Bill Nichols

26 January 2015

Bill Nichols

Justifiable Ambiguity: Shades of Grey in Strategic-Communications (January 2015)

Working in strategic-communications, is it ever acceptable to lie? (writes Dr Bill Nichols).

If strategic-communications is confronted by say terrorism, financial implosion or executive misdemeanour? When unvarnished truth meets e.g. risk of public panic, loss of jobs or investment damage?

Note this is a double challenge: acquiescence in falsehood and strategic purpose.  The conflict lies at the heart of PR’s classic dilemma.  Is the PR executive ‘truth-guardian’ or ‘client-advocate’.   The ‘lie-test’ demands a strict ‘no’. But it also prompts a compelling – and exceptional – case to deploy ‘justifiable ambiguity’.

In this zone of conflict ‘should’ tussles with ‘is’.  Resolution, in my view, marks a mature profession.

Here’s why and how.

 ‘The Truth, The Whole Truth…’

The ethics ‘lie-test’ is commonplace in my University PR classes. At first pass, it’s black-and-white. Most day-to-day PR emphasises clarity.  It serves and engages the information-recipient as ‘customer’.  It does not require the ‘dark arts’.  I.e. the “stunts, spin, lies and assorted PR ‘b******t” – dismissed with alacrity by most students.  Frequently, indeed, PR practice is undermined by them.

But ‘shades of grey’? Pause for thought

Duty and Justifiable Ambiguity

‘Should’ inclined textbooks and codes generally deny this issue.  PR’s excellence tradition exhorts us to embed ethics in planning and to become guardians.  Ultimately promoting ethics “will result in your helping the organisation to improve not only its image but its reality…. the real duty of a strategic communications manager (*1)” .   This approach leads, for example, to active and thoughtful corporate social responsibility (per my earlier blog).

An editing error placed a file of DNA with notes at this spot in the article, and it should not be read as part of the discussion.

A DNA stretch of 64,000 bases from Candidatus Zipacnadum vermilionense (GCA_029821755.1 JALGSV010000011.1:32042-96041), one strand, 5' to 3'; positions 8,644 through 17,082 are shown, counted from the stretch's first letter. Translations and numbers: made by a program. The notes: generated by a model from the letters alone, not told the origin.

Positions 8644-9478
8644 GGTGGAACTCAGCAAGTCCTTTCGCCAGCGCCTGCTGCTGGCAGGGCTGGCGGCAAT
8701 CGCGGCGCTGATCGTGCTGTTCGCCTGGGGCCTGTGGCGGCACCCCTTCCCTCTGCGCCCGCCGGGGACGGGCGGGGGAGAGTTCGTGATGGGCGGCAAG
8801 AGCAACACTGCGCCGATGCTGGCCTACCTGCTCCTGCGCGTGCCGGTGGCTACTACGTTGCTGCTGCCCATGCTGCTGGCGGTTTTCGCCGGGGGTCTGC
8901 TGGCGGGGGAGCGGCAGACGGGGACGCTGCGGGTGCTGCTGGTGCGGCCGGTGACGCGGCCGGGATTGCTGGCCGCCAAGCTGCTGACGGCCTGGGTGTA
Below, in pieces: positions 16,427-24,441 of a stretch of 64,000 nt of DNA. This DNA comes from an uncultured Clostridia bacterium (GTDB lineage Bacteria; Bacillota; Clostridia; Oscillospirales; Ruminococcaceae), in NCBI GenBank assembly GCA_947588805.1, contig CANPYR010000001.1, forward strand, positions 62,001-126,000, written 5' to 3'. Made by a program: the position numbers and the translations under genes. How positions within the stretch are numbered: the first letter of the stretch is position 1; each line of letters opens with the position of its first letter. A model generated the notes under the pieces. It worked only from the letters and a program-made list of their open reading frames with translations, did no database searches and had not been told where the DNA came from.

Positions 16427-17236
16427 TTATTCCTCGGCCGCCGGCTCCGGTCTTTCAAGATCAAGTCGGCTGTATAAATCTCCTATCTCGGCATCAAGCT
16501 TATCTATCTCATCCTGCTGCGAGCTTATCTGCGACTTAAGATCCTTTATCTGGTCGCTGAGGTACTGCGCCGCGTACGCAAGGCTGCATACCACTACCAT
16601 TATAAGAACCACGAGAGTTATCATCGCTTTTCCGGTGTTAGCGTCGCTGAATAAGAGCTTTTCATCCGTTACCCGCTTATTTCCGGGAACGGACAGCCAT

But, as a thoughtful new case-based study evidences, this ‘guardian’ duty ultimately must defer to the real game-shifter.  It’s the ‘S’ word.  Strategic – properly understood – spotlights organisational purpose, intent and, consequently, selection.

Where ends and means conflict, ‘strategic’ shows us the communicator’s first duty to his organisation. It is – to paraphrase St AugustineSt. Augustine’s famous concept of the just war – to seek ‘order, the right disposition of things according to their proper end’.  War is acceptable if it serves peace.  We should also observe J S Mill’s framing of liberty: ensuring that our exercise of liberty does not make ‘a nuisance to other people’.

So, in making the best possible presentation, corporate communicator-advocates must not lie. But conversely they are neither judge nor jury.  They must deal in shades of grey which embrace both ‘ambiguity and deception’ (*2).

The Practice of Ambiguity

The practice of justifiable ambiguity, suggests the new study, comes in three flavours: syntactical,  the crafted positioning of phrase or clause; lexical, the precise practice of semantics; and pragmatic, the visual production of mitigating context and indicative image.

More on strategic-communications practice and ambiguity in a future blog. Your examples, ideas and feedback are hugely welcome here.


*1 Powell, M (2011), Ethics and the Public Relations Process in Moss D., and DeSanto, B (eds) Public Relations: A Managerial Perspective. London UK: Sage.

*2 Dulek, R.E., and Campbell, K.S. (2015). On the Dark Side of Strategic Communication, International Journal of Business Communication, 52 122:142

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